I was somewhat surprised, yet pleased with the results displayed in the graph. The results verified what I have felt for many years. I think that wren337 and Tonyli3s were right on target by basically saying that as a society, we have finally achieved the productivity to free us from the burden of labor to spend time on more noble pursuits (or perhaps more selfish pursuits – golf anyone?) The questions wren337 also raise are perhaps even more important than the results. How does society as a whole, finally reap the rewards for this apparent need for less labor? As a baby boomer, we were told as kids that one day automation would free us from the burden of labor and would give us more free time for cultural activities, charitable work, or just to play. I have called it the “great technology lie”. Your graphic shows what I have believed for quite some time – that we have had massive productivity gains thanks to advancing technology and automation, and that the need for labor to provide for the needs of society has been greatly reduced. But is our work week any shorter? Do we have more free time? Is our stress level any lower? Why is it that studies have shown that as a society we are sleep deprived? I believe that all of this productivity gain has gone to the increasing gap between the richest 1% and the other 99% – thus the “great technology lie” – society doesn’t reap the rewards, only the top 1% do. I can only hope that I will be around long enough to see all of society share in these productivity gains. As wren337 puts it, the big question is how do we get from here to the point where we sit around in Roman togas and let the machines do the work?

  • Anonymous


    On my blog, I calculated the number of “human brain equivalents (HBEs)” added each year by computers. By my calculations, in 2015, only 1 million HBEs will be added worldwide. Compared to the human population of 7+ billion, this is trivial. But by 2025, I calculate that 1 billion HBEs will be added each year. And by 2033, I calculate that 1 *trillion* HBEs will be added each year.

    So by my calculations, it should not be possible to see the impacts of computers at present, but in the next 10-20 years, I expect to see huge impacts.

  • ezracolbert

    the excel file is nice, and you deserve a lot of credit for that
    however, you loose points with the black background white text webpage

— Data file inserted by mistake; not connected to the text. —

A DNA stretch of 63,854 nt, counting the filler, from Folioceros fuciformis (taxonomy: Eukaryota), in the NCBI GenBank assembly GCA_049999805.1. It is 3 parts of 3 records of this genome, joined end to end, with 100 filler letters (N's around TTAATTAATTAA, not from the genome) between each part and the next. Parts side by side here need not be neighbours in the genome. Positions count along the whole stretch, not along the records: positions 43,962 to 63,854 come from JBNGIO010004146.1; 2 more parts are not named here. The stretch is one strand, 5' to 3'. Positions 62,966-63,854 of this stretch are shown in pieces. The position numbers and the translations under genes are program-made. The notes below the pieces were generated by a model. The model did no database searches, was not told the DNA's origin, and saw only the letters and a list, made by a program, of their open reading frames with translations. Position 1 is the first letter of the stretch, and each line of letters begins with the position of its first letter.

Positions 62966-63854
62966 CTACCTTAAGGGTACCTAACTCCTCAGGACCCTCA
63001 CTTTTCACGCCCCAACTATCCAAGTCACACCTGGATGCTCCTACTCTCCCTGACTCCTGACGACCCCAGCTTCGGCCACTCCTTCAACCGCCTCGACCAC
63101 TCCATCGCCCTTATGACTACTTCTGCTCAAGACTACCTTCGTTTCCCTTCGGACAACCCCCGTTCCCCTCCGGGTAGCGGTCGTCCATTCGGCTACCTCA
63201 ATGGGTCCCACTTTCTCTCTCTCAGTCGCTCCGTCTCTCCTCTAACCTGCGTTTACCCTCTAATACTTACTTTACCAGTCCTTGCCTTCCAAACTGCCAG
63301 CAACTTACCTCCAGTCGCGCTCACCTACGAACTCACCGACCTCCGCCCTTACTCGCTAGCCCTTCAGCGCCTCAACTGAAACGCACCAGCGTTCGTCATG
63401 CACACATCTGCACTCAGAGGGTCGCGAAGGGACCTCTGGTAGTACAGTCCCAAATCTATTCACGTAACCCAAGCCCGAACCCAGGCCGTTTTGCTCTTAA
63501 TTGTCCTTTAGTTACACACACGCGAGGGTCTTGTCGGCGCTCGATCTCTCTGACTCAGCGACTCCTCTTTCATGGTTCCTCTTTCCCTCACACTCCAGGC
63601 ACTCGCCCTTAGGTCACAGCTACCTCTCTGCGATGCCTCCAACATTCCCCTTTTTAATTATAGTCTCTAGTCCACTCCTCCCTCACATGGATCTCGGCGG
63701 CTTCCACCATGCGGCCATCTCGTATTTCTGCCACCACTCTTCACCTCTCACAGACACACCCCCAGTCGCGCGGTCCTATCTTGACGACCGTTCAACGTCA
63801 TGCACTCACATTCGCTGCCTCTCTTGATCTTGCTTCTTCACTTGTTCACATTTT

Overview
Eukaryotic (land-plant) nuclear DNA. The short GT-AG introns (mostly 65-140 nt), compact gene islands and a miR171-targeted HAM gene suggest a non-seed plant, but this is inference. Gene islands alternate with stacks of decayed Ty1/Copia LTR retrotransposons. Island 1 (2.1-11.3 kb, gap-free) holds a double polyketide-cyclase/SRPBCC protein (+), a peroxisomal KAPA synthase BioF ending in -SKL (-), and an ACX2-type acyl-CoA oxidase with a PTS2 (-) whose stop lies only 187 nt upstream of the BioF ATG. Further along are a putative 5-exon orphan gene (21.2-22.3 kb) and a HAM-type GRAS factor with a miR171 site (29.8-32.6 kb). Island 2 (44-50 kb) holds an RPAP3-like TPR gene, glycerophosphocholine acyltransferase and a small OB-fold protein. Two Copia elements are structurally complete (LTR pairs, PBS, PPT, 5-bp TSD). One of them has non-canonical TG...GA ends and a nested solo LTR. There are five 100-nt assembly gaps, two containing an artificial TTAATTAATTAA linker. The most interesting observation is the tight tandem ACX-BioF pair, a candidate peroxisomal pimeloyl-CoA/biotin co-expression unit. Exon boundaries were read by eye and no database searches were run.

you also loose points cause I’m pretty sure that very similar versions have been floating around the liberal net for quite a while

    on the technical graphics scoring, you get a mandatory 1 point deduction because the top to bottom order in the key doesn’t follow the top to bottom order of the data, eg in the key the two blue lines should be on top, cause in the data the visual impression is that the two blue lines are on top (go reread tukey or those guys, NOT tufte, who is a blowhard)

    you get credit for mixing colors and line width; people like P Krugman don’t seem to get that one
    You also get credit for putting the dates underneath the tick marks; people often put the dates btween the ticks, which another mandatatory one point deduction

    I’m not sure how you should be handling data with diff scales and volitility; the use of a arbitrary point as 100% is std, but highly suspicious – why that point ? what happens if you use a diff point ?
    And, you need to indicate the ~ decadal variation in the diff data sets – clearly there is a lot more in profiits then GDP

    also, the trouble with Y axis in % of start time is that you don’t know the absolute value of the numbers – in this case, the two blue and the one green line – it would be informative to know that the absolute values are not to discrepant (eg, hypothetically, if the absolute vaue of the two blue lines differed by 10fold, then the smaller one is irrelevant)

  • Anonymous

    Until the late 19th century, capital was always more scarce and thus more valuable than labor. During the 20th century their relative importance changed dramatically but the pendulum started moving back towards capital. Presently, there is ample amounts of capital but it is very concentrated and more free than ever to move around the globe. This combined with technology is bound, I am afraid, to take us back to what humankind experienced in the 19th century. The only force that can slow it down is a willful government and that explains the heavy push since the ’80′s to demonize government. In sum, unless we limit the influence of money in elections, we’re bound towards a 19th century social structure.

  • Anonymous

    I’m a bit late to the party but, I agree with your point. The retirement of the large Baby Boomer demographic and extended lifespans may have some effect on the data. However, the long term trend is for increased automation/decreased human employment. There are important jobs that need doing (Social Workers, Child Care Providers, Elder Care Providers) but, or society does not value these professions and they are poorly paid.

    A new form of societal organization may be needed to avert a tremendous amount of human misery and economic collapse.

  • per wiklund

    This trend of increasing unemployment ratio seems to be continuing. The solution I think must be to “democratize capital”, that is spreading ownership of companies profiting from automated production of goods and services. In this way people do not have to make a living from offering their (obsolete) skills on the work market.
    In fact, in the eighties, the ruling Social Democratic party in Sweden tried to introduce so called “löntagarfonder” (employee funds), which was a scheme for transferring profits from private companies to Swedish citizens. The proposal was voted down as a dangerous socialist experiment.

    Maybe it is time to take up this idea again?